Measuring tape is a critical tool for following Zika virus-exposed children

Invited commentary by Children’s National prenatal-neonatal neurologist emphasizes importance of studying this population long term

A simple measuring tape could be the key to identifying which children could develop
neurological and developmental abnormalities from Zika virus exposure during gestation.
This is according to an invited commentary published July 7 in JAMA Network Open and
written by Sarah Mulkey, M.D., Ph.D., prenatal-neonatal neurologist in the Division of
Prenatal Pediatrics at Children’s National Hospital.

Zika virus (ZIKV), first isolated in 1947 in the Ziika Forest in Uganda, made headlines in
2015-2016 for causing a widespread epidemic that spread through parts of North and
South America, several islands in the Pacific and parts of Southeast Asia. Although
previously linked with no or mild symptoms, researchers discovered during this epidemic
that Zika can cross from a pregnant woman to her gestating fetus, leading to a syndrome
marked by microcephaly (decreased brain growth), abnormal neurologic tone, vision and
hearing abnormalities, and joint contractures.

“For the 90% to 95% of ZIKV-exposed infants who fortunately were not born with severe
abnormalities at birth and were normocephalic, our hope was that these children would
have normal neurodevelopmental outcomes,” Dr. Mulkey writes in the commentary.
“Unfortunately, this has not been the case.”

Her commentary expands on a study in the same issue entitled “Association between
exposure to antenatal Zika virus and anatomic and neurodevelopmental abnormalities in
children” by Cranston et al. In this study, the researchers find that head circumference —
a simple measure taken regularly at postnatal appointments in the U.S. — can provide
insight into which children were most likely to develop neurologic abnormalities. Their
findings show that 68% of those whose head circumference was in the “normal” range at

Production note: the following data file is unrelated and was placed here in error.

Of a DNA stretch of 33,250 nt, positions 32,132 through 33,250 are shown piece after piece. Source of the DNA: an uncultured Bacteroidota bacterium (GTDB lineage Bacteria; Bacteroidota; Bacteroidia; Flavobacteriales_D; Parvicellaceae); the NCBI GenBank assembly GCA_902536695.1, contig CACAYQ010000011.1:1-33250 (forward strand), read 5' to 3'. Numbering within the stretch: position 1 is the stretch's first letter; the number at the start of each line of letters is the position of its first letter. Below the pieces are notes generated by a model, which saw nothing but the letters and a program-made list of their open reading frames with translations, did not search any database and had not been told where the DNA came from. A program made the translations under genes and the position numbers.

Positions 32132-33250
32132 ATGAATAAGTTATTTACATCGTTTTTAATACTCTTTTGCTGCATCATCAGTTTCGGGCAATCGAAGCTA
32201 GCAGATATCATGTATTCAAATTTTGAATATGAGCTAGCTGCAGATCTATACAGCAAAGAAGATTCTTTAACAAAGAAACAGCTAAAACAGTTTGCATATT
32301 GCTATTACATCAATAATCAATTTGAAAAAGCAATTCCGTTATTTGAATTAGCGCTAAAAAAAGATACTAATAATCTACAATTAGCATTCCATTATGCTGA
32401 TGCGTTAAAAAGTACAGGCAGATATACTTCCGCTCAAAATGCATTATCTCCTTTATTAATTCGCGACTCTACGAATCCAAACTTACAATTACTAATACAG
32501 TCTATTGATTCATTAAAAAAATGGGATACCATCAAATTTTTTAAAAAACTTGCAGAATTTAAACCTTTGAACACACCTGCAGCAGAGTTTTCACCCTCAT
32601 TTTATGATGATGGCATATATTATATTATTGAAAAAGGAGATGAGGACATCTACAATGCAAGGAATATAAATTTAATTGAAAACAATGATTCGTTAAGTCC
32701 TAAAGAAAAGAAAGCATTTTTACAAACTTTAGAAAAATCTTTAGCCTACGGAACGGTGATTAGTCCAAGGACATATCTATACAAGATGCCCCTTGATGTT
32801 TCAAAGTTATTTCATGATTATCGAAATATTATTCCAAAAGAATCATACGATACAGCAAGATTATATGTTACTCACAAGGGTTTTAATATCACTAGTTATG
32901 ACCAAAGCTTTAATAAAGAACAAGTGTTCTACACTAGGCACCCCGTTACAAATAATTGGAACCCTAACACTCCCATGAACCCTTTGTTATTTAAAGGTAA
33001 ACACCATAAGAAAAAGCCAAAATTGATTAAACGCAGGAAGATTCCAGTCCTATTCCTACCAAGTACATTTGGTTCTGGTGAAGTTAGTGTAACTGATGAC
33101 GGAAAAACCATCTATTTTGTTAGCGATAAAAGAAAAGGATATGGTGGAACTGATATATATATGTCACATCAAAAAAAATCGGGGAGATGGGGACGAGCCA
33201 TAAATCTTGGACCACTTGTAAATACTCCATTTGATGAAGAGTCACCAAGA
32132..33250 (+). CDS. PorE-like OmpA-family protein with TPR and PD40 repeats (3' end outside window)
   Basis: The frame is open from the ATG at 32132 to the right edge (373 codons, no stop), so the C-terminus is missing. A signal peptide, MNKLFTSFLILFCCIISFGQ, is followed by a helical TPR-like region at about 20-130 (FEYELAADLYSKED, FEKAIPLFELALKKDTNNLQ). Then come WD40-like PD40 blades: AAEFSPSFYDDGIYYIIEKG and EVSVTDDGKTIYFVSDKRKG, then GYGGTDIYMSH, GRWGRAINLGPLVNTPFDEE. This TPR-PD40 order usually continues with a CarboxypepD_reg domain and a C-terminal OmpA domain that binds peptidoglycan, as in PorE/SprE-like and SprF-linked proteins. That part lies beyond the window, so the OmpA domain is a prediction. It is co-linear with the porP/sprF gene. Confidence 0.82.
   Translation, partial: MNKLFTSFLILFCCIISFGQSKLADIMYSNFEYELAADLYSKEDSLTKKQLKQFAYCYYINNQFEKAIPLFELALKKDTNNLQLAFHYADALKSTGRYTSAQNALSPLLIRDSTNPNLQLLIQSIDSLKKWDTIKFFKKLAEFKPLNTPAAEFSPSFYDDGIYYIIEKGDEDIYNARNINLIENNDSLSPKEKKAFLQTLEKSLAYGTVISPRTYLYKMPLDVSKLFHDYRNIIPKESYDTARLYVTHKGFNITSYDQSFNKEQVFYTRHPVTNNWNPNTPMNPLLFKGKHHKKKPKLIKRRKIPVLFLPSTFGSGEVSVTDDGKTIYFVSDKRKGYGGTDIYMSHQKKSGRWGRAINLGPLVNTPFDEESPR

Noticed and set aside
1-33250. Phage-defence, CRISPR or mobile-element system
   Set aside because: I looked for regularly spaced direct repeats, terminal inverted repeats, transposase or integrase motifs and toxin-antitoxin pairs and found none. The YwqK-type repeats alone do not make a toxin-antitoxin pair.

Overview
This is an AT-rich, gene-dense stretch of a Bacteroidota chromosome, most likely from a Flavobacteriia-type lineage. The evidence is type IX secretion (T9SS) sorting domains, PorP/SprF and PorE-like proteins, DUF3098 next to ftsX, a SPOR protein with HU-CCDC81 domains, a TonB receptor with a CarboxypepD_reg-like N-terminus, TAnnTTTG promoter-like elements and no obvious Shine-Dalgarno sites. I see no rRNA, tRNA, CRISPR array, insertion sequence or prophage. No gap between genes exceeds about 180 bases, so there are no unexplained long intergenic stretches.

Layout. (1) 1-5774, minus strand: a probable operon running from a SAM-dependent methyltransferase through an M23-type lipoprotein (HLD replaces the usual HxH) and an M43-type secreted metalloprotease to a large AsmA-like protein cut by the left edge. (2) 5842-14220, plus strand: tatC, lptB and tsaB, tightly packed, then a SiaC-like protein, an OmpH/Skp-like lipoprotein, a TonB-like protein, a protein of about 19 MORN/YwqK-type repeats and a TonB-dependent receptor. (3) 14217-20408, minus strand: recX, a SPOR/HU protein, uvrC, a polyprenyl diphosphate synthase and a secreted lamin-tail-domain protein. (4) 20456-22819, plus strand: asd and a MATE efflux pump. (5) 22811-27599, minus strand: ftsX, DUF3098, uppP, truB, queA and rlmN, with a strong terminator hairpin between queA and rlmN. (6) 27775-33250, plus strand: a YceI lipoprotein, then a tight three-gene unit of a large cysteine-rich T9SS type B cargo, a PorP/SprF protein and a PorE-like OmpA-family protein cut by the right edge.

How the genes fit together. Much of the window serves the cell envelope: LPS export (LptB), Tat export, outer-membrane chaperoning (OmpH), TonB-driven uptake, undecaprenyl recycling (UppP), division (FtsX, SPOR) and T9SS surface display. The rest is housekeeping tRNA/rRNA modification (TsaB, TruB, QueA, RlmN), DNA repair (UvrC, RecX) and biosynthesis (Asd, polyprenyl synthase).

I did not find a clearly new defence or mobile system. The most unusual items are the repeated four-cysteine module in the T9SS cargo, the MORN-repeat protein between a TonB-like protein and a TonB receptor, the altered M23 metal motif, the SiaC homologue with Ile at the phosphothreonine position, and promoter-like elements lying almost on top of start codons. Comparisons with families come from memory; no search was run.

birth developed neurologic problems. Those whose head circumference was at the
upper end of this range were significantly less likely to have abnormalities than those at
the lower end.

Just this single measurement offers considerable insight into the risk of developing
neurologic problems after Zika exposure. However, notes Dr. Mulkey, head
circumference growth trajectory is also key. Of the 162 infants whose heads were initially
in the normocephalic range at birth, about 10.5% went on to develop microcephaly in the
months after birth.

“Because early head growth trajectory is associated with cognitive outcomes in early
childhood,” Dr. Mulkey writes, “following the head circumference percentile over time can
enable recognition of a child with increased risk for poor outcome who could benefit from
early intervention therapies.”

This simple assessment could be significantly augmented with neuroimaging, she adds.
The study by Cranston et al., as well as others in the field, have shown that brain
imaging often reveals problems in ZIKV-exposed children, such as calcifications and
cerebral atrophy, even in those with normal head circumferences. This imaging doesn’t
necessarily need to take place at birth, Dr. Mulkey says. Postnatal development of
microcephaly, failure to thrive or developmental delay can all be triggers for imaging later

Together, Dr. Mulkey says, the study by Cranston et al. and others that focus on ZIKVexposed children support the need for following these patients long term. Children
exposed to ZIKV in the epidemic nearly five years ago are now approaching school age,
a time fraught with more complicated cognitive and social demands. Through her own
research at Children’s National’s Congenital Zika Virus Program and collaboration with
colleagues in Colombia, Dr. Mulkey is following multiple cohorts of ZIKV exposed
children as they grow. She recently published a study on neurological abnormalities in
one of these cohorts in JAMA Pediatrics in January 2020.

“It’s really important to follow these children as long as possible so we’ll really know the
outcomes of this virus,” Dr. Mulkey says.


Media contact: Beth Riggs | [email protected] | 301-233-4038

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